The one thing almost everyone knows if they visit this blog is that I’m going to respond to their comments as long as they’re more than one line. Of course, if we’re doing a back and forth at some point one of us has to end, and it could be me. Beyond that, I get to everybody at some point, and even if I don’t always respond to your comments, I always respond to a comment made by a new visitor, in hopes that they will return again and again. If anybody ever feels ignored by comments they leave on this blog, just let me know; but I don’t see it happening.

Are you feeling ignored by some of the blogs you visit? Are you taking care not to ignore people who visit your blog?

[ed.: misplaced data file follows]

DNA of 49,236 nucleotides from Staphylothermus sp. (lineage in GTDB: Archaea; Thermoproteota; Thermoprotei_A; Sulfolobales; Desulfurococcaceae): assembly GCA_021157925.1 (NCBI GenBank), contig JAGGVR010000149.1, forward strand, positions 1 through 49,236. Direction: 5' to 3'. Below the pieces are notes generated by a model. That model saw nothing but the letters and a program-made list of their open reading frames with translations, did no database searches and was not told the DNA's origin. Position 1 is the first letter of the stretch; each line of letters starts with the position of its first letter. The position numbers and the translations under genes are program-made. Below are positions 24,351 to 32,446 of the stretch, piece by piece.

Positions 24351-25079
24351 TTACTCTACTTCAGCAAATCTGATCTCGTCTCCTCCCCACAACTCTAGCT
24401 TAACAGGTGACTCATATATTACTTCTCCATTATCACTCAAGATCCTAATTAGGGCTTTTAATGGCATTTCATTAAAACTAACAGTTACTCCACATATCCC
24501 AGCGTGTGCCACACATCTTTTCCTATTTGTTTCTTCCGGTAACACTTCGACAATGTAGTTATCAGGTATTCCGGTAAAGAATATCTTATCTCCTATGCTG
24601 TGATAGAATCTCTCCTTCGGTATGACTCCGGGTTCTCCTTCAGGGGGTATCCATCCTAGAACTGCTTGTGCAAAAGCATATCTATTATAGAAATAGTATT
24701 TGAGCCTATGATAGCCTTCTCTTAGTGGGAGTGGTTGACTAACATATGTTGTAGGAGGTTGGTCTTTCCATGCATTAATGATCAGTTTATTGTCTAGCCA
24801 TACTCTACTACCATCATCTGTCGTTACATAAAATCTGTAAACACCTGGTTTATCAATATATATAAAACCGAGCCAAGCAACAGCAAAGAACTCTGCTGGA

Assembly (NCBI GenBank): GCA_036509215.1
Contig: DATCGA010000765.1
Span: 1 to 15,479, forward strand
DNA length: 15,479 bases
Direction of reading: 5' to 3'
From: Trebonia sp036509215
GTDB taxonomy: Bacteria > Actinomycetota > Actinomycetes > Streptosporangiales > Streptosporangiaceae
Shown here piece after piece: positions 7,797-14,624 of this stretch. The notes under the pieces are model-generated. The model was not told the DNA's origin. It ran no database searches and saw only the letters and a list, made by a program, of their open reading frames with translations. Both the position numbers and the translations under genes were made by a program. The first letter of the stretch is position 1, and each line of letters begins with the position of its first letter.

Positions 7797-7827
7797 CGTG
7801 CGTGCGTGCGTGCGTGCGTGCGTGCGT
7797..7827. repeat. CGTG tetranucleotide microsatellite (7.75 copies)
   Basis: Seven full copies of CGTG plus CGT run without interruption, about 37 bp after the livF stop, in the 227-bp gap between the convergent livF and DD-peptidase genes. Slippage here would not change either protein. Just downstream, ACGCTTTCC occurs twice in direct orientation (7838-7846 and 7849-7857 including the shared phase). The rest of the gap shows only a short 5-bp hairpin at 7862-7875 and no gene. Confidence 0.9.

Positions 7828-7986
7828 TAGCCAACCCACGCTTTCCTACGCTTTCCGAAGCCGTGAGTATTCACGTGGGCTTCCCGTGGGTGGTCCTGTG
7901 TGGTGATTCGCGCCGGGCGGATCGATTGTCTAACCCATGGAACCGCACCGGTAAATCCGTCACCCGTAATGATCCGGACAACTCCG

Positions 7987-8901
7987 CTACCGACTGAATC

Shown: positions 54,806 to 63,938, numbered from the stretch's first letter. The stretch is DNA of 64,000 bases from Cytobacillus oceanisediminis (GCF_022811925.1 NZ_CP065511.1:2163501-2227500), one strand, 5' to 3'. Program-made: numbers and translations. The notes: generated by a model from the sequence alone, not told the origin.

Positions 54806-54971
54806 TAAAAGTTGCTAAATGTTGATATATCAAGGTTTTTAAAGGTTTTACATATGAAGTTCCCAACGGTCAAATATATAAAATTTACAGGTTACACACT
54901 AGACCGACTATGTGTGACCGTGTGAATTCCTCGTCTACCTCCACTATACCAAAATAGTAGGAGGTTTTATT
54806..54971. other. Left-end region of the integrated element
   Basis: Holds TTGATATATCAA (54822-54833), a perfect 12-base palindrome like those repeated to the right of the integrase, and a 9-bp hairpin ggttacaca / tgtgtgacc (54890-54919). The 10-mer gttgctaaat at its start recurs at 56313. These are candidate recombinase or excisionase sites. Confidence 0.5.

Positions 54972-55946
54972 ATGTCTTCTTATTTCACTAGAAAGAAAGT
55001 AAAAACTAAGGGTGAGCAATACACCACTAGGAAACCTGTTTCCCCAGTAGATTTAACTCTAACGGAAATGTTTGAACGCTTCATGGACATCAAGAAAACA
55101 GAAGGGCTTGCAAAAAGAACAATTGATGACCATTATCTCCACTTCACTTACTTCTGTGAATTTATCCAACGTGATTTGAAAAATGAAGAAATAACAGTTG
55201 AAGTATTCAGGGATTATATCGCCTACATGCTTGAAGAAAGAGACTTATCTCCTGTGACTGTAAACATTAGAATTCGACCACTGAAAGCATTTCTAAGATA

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26 Comments »

Val:

I use RSS to add posts to which I comment, to my reader. I keep them in a separate folder just for comments I’ve posted to other blogs. Everytime that feed updates I look at whether there’s been a response to my comment. If there’s been nothing for several days or a week or so (after all, not everyone blogs daily), or if lots of other people have commented and also not received any replies, and if this seems to be a trend with that blogger, then I don’t bother commenting there again. I can’t see the point. To me blogging is not just about expressing myself, but is about getting to know other people. If people don’t respond, it’s impossible to get to know them, or for them to get to know me.

As for responding to people who comment in my blog, it’s rare for me not to respond to a comment there. Sometimes I can’t think of something to say and will just post a ‘thank you’, and sometimes I’ll just not respond, but normally I like to add to the input.

To my mind the comments below a post are a conversation, they’re not an ego-massage.